Now open the door to a hot kitchen oven: The cook will be blasted by air molecules flying out of the oven at tremendous speed. These air molecules have been violently excited by the confines of the hot oven. As the molecules hit the cook in the face, they impart lots of energy-heat. But heat exists only where there's a considerable density of air molecules.
Which brings us to space and the near-vacuum at the edge of space.
We can say that, at 21 miles up, the atmosphere has ceased to exist although a few molecules move around without the density of the lower atmosphere.
Fewer molecules collide with each other way up there, so there's less heat. As a result, there's temperature without heat. And up where the space station orbits the Earth, one air molecule travels 43 miles before colliding with another molecule-compare that to a traveling distance of only four-millionths of an inch at sea level.
At 43 miles altitude, Kittinger wrote in a 1961 account about his stratospheric balloon adventure, "in the interval between collisions, each molecule gains tremendous velocity. Expressed as an air temperature reading this is 4,118 degrees Fahrenheit. It is a meaningless temperature, for there is no heat. Temperature definitions in space break down. They mean something entirely different. The temperature-with-heat condition depends upon exposure to solar radiation.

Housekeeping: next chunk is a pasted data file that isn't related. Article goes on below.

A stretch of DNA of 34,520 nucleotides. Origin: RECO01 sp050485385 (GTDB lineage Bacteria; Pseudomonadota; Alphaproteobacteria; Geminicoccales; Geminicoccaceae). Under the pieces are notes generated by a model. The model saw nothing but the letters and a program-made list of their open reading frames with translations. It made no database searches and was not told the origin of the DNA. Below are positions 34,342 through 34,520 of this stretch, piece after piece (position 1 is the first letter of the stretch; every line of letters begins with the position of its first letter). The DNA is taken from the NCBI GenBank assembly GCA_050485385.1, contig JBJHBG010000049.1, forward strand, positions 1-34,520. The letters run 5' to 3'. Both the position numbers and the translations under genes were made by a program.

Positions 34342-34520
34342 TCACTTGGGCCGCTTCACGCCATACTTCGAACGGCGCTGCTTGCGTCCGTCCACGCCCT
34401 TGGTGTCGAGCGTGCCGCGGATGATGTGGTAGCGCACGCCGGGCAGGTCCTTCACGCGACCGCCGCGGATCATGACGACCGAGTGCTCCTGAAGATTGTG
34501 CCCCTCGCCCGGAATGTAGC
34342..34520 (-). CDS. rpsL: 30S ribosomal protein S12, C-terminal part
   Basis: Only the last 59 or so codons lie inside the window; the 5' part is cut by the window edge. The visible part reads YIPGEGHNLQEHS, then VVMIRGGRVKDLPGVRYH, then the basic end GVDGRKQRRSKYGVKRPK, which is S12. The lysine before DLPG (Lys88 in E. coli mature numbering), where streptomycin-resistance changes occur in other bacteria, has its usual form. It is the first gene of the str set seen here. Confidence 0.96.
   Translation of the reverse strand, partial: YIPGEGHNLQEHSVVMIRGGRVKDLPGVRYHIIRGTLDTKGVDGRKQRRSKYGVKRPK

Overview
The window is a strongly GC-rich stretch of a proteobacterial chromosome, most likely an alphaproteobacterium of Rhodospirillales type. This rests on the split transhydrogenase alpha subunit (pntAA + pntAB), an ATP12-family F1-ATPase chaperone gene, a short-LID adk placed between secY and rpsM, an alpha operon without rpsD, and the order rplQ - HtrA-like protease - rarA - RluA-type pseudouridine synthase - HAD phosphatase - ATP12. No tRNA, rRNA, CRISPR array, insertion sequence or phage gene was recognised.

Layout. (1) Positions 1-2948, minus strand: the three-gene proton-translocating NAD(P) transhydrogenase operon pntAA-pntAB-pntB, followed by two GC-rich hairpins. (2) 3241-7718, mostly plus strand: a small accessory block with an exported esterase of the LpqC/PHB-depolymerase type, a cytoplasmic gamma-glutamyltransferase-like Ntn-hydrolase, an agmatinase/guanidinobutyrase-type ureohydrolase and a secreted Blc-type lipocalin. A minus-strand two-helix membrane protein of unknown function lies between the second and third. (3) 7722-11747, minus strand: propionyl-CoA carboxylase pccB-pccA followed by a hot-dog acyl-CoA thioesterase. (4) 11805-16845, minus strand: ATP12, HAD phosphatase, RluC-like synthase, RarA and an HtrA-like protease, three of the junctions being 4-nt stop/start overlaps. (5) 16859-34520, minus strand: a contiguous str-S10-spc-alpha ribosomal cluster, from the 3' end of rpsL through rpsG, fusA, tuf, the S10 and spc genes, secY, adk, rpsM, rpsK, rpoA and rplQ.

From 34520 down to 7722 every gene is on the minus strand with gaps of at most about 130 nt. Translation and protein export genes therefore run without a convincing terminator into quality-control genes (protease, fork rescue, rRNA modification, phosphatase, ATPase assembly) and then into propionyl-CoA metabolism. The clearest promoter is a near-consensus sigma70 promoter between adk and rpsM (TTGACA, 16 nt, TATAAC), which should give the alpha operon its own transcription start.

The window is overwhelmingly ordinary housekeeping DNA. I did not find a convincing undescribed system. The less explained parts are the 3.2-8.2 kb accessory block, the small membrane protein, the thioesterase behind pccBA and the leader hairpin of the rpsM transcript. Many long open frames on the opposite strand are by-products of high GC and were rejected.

"If I had been completely in space," Kittinger added, "where there can be no temperature, and exposed directly to the Sun, I could have baked to a fine crisp on one side, and simultaneously frozen on the other."
Lou Varricchio, M.Sc., is a former NASA senior science writer and an active member of the NASA/JPL Solar System Ambassador program in Vermont. He is a recipient of the U.S. Civil Air Patrol's Gen. Charles "Chuck" Yeager Aerospace Education Achievement Award.